But, he was an astonishing footballer. When the Bombers stole a flag in 1993 I became a fan. However, it wasn’t until this millennium when I finally watched him at Footy Park that I became certain of his genius. His grace, immaculate skill, and tellingly, preternatural vision made him among the best I’d witnessed.

*

Roy and HG once considered the sledging skill of a rugby league player, who’d run around with the Lithgow Shamrocks, under the gruff tutelage of Grassy Grannall, expertly baiting his opponents, while using subordinate clauses.

The boys and I begin our afternoon on the Northern Mound at the Adelaide Oval, a secular temple of colossal beauty. We’re adjacent to the heritage scoreboard. With its elegant lines, and yellow and white lettering evoking Bradman and Chappell and Ebert, it’s a majestic icon. I hear no insults of lexical prettiness.

*

Despite the negligible obstacle of being delisted in 2009, a disappointment is that former Crow Robert Shirley isn’t in the side to tag Bomber Jayden Laverde. Who wouldn’t love the match-up of Laverde and Shirley? Happily humming, “Making Our Dreams Come True” I skip to the bar and request refreshment from Milwaukee’s finest, the Shotz Brewery, but instead am presented with a West End Draught.

Adelaide gets one within thirty seconds courtesy of McGovern, but then the footy is marooned for six turgid minutes in the Bombers forward line. It’s much like spending Christmas in Iron Knob: unexpected and increasingly disconcerting. Then, out it pops, and Eddie is scampering across half-forward and the crowd response is customarily seismic. He bounces thrice and goals.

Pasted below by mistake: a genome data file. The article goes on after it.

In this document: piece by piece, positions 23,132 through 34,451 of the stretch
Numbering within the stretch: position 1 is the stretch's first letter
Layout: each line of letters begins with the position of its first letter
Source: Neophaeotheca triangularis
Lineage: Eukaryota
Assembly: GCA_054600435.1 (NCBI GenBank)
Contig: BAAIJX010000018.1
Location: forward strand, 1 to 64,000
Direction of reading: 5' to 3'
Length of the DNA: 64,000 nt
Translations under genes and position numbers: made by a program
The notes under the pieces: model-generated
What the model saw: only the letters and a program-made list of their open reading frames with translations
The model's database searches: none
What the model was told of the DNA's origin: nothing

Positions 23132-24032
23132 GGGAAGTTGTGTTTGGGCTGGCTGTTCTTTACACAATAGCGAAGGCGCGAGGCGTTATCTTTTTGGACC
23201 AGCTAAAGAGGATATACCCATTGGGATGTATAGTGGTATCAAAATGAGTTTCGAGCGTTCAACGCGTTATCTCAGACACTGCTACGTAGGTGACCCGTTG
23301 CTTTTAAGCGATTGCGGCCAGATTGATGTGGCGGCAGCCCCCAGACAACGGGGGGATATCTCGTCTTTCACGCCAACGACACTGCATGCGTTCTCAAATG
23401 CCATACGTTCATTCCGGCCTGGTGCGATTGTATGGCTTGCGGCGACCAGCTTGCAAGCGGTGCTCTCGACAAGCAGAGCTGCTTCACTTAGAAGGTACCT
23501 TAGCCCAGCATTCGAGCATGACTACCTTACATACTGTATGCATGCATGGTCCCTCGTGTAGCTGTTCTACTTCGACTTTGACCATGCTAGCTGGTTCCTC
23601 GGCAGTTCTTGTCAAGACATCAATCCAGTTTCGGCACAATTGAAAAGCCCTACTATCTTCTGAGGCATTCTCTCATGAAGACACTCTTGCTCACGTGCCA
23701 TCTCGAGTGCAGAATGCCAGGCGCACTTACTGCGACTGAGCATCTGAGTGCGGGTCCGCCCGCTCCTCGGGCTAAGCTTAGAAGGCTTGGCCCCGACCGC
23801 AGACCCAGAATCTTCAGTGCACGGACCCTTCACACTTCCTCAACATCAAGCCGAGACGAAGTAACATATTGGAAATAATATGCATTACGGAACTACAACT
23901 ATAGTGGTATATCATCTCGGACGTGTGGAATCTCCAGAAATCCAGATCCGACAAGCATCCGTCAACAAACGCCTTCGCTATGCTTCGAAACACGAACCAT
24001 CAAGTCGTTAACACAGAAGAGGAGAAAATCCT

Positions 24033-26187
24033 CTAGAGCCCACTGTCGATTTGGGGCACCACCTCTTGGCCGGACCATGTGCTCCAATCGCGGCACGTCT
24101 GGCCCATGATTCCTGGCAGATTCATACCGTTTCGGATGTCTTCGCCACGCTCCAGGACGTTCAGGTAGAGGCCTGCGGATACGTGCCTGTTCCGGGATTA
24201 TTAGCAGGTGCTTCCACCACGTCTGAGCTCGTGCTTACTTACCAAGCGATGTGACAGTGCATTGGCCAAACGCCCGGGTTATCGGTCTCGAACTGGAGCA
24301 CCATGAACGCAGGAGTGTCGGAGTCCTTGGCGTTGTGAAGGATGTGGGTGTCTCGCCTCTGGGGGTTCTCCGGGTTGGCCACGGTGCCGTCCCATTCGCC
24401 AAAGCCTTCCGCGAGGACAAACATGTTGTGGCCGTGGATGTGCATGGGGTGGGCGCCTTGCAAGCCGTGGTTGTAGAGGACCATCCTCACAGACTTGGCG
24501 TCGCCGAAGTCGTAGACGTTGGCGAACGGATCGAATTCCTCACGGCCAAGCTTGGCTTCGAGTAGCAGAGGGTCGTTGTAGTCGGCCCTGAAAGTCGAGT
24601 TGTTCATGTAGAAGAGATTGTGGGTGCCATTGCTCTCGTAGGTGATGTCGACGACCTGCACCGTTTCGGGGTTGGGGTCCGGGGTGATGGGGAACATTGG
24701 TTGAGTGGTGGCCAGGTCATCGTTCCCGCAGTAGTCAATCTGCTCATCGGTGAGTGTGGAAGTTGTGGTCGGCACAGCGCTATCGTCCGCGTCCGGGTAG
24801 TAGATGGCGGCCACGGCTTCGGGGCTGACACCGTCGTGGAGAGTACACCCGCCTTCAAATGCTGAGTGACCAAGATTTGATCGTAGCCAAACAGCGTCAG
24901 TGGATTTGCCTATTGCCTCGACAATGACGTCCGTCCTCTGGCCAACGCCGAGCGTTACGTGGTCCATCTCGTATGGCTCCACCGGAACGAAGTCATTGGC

Former Norwood boy Orazio Fantasia replies and Essendon are away too. The early period is characterised by a tussle before the Crows begin to assert themselves and the inevitable occurs. Watching Adelaide mechanically dismantle their opponents is largely joyless. Among the many negatives of the Essendon drug saga is the loss of narrative. It’s difficult to locate a compelling story.

But, footy fights back and presents Joe Daniher. With his moustache and oddly laconic dial, he looks like he should feature in the slow-motion action of a Carlton Draught advertisement. He takes multiple contested grabs, and must be the Bombers highpoint in this most wintry of winters. With less grace than the sacrificed buffalo in the last scenes of Apocalypse Now he stumbles on the grass, but somehow goals. Daniher’s high marking is exhilarating, but his kicking is more Travis Cloke than Travis Cloke.

At the other end of the paddock Charlie Cameron is also generating joy for his club. Like David Cameron his last month hadn’t been flash, but unlike the Tory lizard Charlie triumphed today with clear public approval in getting four majors, and keeping us in Europe.

The last quarter is forgettable until Josh Jenkins- he’d been quiet, possibly fiscally pre-occupied, marks assertively and goals. A dreary Festival of Fifty Metre Penalties ensues, but only the umpires have bought tickets. Eddie earns a free and handballs to ex-Magpie Paul Seedsman who again converts from the arc with a penetrating spear. Thank you Collingwood.

Tomorrow’s a school-day for the boys, and Escape to the Country is due to soon begin, doubtless featuring a smug empty-nester couple from Middlesex who’ve convinced themselves that they really do need seven bedrooms, so we start our Riverbank Stand descent towards basecamp. The Bombers get three late goals and the Crows remain outside the top four. It’s an evening carved with Baroque shapes.

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Round 14 – Adelaide v North Melbourne: Thursday

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In the truly tremendous Hitchhiker’s Guide to the Galaxy the central character Arthur Dent laments, “This must be Thursday. I never could get the hang of Thursdays.” Shortly after, and with effervescent style, the planet Earth is destroyed.

Thirsty university students refer to Thursday as the new Friday. If American paint-by-numbers rockers The Knack was the new Beatles, and sauvignon blanc is the new chardonnay (or is it the other way round?) and burger joints are the new burger joints, then let’s agree that Thursday can imitate Friday.